Sedona – Red Rock National Monument Proposal Submitted
SEDONA — The Steering Committee of the Coalition for Permanent Protection of the National Forest in the Sedona Verde Valley Red Rock Area announced Wednesday that it has submitted a proposal for national monument designation to the President’s Council on Environmental Quality and, as is customary, to the Departments of Agriculture and Interior, in Washington, D.C.
Note: Interesting how the article does not mention that the City of Sedona and 80% of the residents did not want the National Monument designation.
Nothing Will Change, Trust Us
Latest News About the ‘Monument’!
Latest news posted at the SedonaEye.com
Protecting Our Environment From a Monumental Threat
Sedona AZ (October 12, 2015) – Most of the people who support designating 160,000 acres of the area around Sedona as a national monument do so because they are convinced it is the best way to protect the amazing, beautiful, unique, naturally diverse character of this ecological wonder we call home.
Here’s a big problem with that: Plenty of evidence suggests that, while this action would enhance the political fortunes of its main movers, it would have an environmental effect that is the exact opposite of what all of us want.
What’s that? It would devastate the very values its supporters claim it will protect.
The Unanticipated Consequences of a Non-Rural National Monument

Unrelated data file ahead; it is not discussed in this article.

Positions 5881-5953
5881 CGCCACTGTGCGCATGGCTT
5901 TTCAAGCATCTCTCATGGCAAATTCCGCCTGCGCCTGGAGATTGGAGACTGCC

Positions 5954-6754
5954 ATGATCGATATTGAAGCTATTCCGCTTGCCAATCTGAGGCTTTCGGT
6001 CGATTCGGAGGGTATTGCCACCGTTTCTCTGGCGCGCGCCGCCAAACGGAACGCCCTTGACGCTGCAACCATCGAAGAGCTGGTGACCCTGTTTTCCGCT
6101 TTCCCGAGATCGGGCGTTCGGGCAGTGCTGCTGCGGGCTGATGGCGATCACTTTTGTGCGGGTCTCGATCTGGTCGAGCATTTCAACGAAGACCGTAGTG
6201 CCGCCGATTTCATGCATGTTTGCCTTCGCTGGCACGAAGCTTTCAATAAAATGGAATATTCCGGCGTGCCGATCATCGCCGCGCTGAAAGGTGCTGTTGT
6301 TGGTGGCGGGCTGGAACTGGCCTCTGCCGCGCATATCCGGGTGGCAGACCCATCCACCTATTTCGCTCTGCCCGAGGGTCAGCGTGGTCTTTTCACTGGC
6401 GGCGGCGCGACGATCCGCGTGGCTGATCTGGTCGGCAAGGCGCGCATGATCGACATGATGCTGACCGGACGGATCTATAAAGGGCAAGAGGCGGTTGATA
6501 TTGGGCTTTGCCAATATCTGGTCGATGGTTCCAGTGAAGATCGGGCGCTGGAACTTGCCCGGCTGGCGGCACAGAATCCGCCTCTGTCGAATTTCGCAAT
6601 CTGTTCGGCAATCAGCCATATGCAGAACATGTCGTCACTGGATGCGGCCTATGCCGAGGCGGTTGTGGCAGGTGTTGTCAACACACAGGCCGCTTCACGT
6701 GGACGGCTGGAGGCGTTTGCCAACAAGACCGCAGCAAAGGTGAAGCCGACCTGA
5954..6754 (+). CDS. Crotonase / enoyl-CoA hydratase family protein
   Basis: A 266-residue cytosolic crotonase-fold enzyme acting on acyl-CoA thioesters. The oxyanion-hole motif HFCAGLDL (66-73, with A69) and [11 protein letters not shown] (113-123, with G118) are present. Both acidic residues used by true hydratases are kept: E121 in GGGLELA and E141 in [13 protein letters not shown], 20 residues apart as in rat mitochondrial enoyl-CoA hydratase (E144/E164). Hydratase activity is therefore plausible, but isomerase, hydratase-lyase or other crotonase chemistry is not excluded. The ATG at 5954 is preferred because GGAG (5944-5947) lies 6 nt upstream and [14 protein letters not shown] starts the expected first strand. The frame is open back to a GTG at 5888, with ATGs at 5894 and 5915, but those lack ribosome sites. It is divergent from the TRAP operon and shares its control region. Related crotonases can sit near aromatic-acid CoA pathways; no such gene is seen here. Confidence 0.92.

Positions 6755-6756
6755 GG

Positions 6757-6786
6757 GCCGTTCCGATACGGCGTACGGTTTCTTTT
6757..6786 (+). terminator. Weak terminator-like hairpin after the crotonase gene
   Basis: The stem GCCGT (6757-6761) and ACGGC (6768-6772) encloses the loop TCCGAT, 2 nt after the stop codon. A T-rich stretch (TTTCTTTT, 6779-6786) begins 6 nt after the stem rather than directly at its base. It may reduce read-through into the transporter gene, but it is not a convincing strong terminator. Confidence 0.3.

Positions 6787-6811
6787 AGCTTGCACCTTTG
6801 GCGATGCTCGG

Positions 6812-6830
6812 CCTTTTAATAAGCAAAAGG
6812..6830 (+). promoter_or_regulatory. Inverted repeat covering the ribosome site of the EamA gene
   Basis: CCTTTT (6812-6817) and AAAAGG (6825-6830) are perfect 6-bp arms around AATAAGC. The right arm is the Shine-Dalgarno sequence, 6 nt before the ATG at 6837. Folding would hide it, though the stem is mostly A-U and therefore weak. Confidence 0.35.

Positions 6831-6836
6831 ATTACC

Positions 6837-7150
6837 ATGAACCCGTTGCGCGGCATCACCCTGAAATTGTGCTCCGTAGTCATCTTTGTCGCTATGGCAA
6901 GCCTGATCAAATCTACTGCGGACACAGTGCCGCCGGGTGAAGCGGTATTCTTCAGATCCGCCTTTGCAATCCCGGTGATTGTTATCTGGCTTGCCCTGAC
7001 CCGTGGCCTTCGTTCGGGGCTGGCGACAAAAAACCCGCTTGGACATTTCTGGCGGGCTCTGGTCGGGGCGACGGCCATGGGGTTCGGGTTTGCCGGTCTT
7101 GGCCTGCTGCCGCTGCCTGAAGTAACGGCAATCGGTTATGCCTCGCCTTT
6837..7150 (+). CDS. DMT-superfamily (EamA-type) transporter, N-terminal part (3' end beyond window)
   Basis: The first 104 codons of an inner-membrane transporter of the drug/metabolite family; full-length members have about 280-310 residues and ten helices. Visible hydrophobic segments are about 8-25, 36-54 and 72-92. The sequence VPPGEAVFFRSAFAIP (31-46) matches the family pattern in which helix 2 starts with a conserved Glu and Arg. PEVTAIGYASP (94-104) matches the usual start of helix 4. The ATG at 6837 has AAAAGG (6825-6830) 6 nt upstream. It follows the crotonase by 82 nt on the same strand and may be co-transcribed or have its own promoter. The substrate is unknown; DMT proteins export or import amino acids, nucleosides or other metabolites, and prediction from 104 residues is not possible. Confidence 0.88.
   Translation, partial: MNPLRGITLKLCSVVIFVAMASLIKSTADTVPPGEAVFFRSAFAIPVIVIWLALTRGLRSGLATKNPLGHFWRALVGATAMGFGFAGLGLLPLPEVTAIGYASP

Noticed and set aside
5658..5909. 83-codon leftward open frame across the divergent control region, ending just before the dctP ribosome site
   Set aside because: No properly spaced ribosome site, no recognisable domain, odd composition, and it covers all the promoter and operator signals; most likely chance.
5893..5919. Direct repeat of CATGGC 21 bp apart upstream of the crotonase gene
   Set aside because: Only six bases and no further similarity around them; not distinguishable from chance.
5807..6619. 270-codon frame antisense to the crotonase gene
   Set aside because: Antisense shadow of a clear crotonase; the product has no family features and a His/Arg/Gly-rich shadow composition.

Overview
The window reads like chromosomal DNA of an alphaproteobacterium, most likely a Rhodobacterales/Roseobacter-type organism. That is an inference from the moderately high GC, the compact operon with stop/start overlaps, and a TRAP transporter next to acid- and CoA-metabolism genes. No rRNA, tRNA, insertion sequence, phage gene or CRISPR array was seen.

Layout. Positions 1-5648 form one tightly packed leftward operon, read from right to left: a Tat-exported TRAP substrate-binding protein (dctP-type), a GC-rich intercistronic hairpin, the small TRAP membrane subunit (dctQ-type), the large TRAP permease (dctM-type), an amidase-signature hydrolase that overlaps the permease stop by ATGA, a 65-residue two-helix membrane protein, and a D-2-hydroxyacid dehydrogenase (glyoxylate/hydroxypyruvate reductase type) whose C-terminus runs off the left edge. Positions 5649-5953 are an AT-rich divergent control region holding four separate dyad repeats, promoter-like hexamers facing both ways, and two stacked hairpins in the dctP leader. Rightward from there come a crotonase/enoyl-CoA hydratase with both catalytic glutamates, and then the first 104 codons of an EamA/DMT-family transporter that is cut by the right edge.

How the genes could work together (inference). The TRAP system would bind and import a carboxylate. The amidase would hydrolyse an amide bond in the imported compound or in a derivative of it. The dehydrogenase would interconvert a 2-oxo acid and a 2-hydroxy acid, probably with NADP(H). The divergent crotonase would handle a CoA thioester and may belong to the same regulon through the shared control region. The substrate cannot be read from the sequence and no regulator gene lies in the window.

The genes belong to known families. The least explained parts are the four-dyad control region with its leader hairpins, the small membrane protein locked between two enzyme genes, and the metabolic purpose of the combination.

There are many unintended consequences to owners of private property adjoining a National Monument, National Park, National Scenic Area, National Heritage Area or any other intensively managed federal land, more so, if said properties should become landlocked inside such a federally designated area, especially a National Monument. A National Monument is the second highest designation in the National Park System; it has the most restrictions and carries with it one of the highest levels of unintended consequences. National parks have the highest designation, and what’s more, many national monuments are eventually converted to National Parks.
Verde Valley has Been Selected for a Great Experiment
Not content to merely create a long list of federally owned and managed lands across America, Big Green has selected the Verde Valley to be site of the first and only cities landlocked inside a National Monument. No such area currently exists! History shows that inholders inside National Parks and National Monuments are evicted through eminent domain or forced into what is effectively theft by creation of regulations that home and property owners find too onerous and expensive, and they are therefore effectively forced to sell.
Opposition to National Monuments
Open Letter to the Editor
This is a letter to the editor about Zion Canyon, and it includes every concern you have about what will happen to Sedona if it is a National Monument. The National Monument designation does not come with any federal money to cover the increased tourism. Total disaster.